That is base pairs weakened by the mutation are in blue while higher
base pair probability in the mutant are depicted in red.
The mutated position is highlighted by red dotted lines.

The (right) accessibility profiles of both sequences and their differences provide an assessment of the mutation's effect on the RNA's single-strandedness, which is e.g. strongly related to its interaction potential with other RNAs or proteins. Accessibility is measured in terms of local single-position unpaired probabilities (RNAplfold (Bernhart et al., 2011)); extracted from the following files: [WT.txt] [mut.txt] The mutated position is highlighted by a red line.

The (right) accessibility profiles of both sequences and their differences provide an assessment of the mutation's effect on the RNA's single-strandedness, which is e.g. strongly related to its interaction potential with other RNAs or proteins. Accessibility is measured in terms of local single-position unpaired probabilities (RNAplfold (Bernhart et al., 2011)); extracted from the following files: [WT.txt] [mut.txt] The mutated position is highlighted by a red line.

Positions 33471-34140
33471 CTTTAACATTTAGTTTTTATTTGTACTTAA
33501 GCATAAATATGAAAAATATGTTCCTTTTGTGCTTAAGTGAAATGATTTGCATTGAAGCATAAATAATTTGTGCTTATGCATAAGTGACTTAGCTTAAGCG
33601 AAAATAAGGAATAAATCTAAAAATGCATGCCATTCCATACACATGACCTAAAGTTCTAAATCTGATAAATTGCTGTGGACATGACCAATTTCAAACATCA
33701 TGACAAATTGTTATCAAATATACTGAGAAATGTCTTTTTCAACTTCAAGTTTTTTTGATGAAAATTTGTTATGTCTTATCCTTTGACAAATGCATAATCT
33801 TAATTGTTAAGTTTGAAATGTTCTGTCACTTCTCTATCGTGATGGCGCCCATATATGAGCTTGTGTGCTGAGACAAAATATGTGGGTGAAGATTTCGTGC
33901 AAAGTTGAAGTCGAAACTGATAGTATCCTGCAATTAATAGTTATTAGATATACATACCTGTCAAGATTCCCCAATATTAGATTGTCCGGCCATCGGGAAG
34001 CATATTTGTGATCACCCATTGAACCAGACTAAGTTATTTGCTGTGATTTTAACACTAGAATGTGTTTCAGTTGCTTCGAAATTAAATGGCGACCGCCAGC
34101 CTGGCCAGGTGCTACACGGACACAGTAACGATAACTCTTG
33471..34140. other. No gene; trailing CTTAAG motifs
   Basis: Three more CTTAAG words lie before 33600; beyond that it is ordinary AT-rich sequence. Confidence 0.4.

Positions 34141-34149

# Scoring of mutation 'A101C'

## Assessment using remuRNA

remuRNA (Salari et al., 2013)
computes a localized relative entropy H(WT:mut) between the Boltzmann
ensembles of the wildtype and the mutant RNAs
around the SNP of interest.
That way, effects of sequence length are reduced.
The higher remuRNA's entropy value, the stronger is the structure impact of the SNP.
If you use the score in your research, please also cite (Salari et al., 2013)
along with the version information from below.

Since remuRNA supports only SNP encodings, each SNP is scored independently when multi-nucleotide mutations are provided as MutaRNA input.

Since remuRNA supports only SNP encodings, each SNP is scored independently when multi-nucleotide mutations are provided as MutaRNA input.

## Assessment using RNAsnp mode 1